Aging weed is becoming a trend, a fact which seems to contradict everything we know about the life cycle of cannabis. Does weed degrade over time (as we’ve always been led to believe)? Or does weed get better with age, much like wine? The answer might actually be “both.”
Some savvy processors have been experimenting with aged cannabis. CannaSol, for example, developed vintages of their Alice in Wonderland strain—aged up to 2 years—to be processed into vape cartridges. The processing was done by Pearl Extracts in Seattle using supercritical CO2 extraction.
Interestingly, lab reports for the Alice in Wonderland vintages indicated that the oldest cannabis actually had the most terpenes. This defies conventional wisdom about cannabis terpenes degrading over time, but it demonstrates how cannabis can transform in unique ways over time depending on the strain, the growing conditions, and other factors. In addition, the aged cannabis had much higher concentrations of cannabinol (CBN), which may be the biggest benefit of aging weed.
It’s important to note that when we talk about aging cannabis, we’re not talking about the curing process, during which fresh cannabis is aged for a brief time to ensure the optimal quality and moisture content. This process definitely results in better cannabis, but it only lasts 2 to 4 weeks—hardly enough to get a good vintage.
There are two primary benefits to aging weed: the changing flavor and aroma profile, and the increased concentration of cannabinol — a minor cannabinoid most commonly found in older cannabis.
The flavor and aroma evolve over time as the terpene profile changes. Sometimes this is a bad thing. For instance, if most of your terpenes degrade, you could lose all flavor and scent. However, if only certain terpenes degrade, or if specific terpenes become dominant over time, the weed can sometimes take on more pleasing tastes and aromas.
For example, consider a strain that contains 50% myrcene and 25% limonene as its most prominent terpenes. Since myrcene dominates, the weed will likely have a musky aroma that can be overwhelming. But if the terpene profile evolves over time and limonene becomes the dominant terpene, you may be left with a more pleasing citrus essence. It doesn’t always work out this way, but it’s a possibility for meticulous cannabis processors who know what they’re doing.
CBN is a byproduct of tetrahydrocannabinol (THC) that’s created as THC ages. That’s why it appears most commonly in older cannabis. Because cannabinol is estimated to be only about 10% as psychoactive as its parent compound, some users rely on it for therapeutic effects without an intense high. Some studies have even found CBN to be completely non-psychoactive. It does, however, show some promise on the medicinal front:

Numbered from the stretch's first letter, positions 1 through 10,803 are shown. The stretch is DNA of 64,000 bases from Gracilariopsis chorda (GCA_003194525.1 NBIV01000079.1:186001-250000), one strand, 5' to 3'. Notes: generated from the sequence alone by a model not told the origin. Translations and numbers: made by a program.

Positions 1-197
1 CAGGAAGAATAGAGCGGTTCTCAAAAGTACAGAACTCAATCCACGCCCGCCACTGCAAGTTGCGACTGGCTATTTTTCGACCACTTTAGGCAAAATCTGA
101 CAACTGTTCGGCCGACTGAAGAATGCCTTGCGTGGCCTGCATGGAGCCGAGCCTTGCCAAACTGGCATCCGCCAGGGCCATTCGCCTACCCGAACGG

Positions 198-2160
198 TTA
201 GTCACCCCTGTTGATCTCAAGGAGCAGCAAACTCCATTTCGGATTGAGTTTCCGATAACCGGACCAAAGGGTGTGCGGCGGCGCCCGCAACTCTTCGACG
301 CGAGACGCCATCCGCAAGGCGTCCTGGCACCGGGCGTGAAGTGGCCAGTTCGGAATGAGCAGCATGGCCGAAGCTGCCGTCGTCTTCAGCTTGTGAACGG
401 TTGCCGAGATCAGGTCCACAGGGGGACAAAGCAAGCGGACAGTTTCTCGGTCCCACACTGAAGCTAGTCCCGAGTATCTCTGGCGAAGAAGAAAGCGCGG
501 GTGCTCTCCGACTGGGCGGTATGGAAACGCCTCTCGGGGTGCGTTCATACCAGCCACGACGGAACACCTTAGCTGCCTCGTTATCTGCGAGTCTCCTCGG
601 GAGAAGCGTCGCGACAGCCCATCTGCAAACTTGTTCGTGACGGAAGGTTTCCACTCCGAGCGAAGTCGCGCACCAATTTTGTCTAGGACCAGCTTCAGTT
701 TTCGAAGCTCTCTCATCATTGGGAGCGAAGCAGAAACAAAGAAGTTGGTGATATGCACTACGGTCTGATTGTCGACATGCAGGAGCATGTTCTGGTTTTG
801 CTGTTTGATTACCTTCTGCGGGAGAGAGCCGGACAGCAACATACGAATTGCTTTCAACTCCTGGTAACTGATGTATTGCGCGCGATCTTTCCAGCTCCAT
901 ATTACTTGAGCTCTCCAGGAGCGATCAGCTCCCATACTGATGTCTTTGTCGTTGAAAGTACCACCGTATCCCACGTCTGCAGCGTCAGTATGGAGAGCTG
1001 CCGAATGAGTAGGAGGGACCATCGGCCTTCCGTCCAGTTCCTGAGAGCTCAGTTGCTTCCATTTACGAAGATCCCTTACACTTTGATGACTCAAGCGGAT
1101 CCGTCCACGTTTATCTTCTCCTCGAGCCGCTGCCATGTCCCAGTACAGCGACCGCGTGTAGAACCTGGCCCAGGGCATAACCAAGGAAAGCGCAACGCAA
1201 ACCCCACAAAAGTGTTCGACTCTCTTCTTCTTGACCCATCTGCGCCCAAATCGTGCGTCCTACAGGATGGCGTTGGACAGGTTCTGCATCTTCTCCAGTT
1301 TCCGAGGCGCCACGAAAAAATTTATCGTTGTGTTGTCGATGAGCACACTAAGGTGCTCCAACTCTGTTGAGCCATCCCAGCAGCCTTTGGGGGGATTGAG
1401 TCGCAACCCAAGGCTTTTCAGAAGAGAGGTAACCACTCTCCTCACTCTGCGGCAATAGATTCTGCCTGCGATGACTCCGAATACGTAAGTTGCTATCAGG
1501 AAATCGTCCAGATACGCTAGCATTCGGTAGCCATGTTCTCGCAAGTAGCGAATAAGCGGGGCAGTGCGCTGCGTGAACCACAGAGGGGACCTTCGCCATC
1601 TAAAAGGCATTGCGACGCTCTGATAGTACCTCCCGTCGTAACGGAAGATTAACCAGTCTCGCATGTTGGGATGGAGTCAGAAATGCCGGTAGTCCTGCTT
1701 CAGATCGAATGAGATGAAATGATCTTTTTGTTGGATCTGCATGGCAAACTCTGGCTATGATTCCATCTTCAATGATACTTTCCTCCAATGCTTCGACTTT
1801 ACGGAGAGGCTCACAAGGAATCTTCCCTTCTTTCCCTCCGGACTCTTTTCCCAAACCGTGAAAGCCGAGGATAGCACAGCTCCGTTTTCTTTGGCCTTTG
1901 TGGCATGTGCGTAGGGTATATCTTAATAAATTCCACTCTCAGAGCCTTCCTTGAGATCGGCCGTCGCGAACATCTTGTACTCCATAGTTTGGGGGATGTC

- Anti-inflammatory effects. Researchers have found that CBN reduces collagen-induced arthritis in rats. This may have implications for human beings as well, though more research is needed.
- Antibacterial effects. Research shows that CBN may be effective against certain strains of bacteria, including methicillin-resistant Staphylococcus aureus (MRSA).
- Neuroprotectant effects. CBN may hold promise for addressing neurodegenerative conditions like Alzheimer’s, ALS, and Parkinson’s Disease. One ALS animal study found that CBN significantly delayed the onset of the disease.
- Appetite stimulation. Studies also reveal that CBN may help stimulate appetite by activating the body’s CB1 cannabinoid receptors.
- Insomnia relief. Some research (and a growing body of anecdotal evidence) suggests that CBN may help to address sleep issues. Many of the CBN products in our Bellevue dispensaries are specifically formulated for sleep support.
Additional studies reveal that CBN may have promise for epilepsy, chronic pain, and more, though more research is needed. Ultimately, this cannabinoid may prove beneficial for people seeking the therapeutic benefits of cannabis without the psychotropic experience, and the best place to find it is in aged cannabis.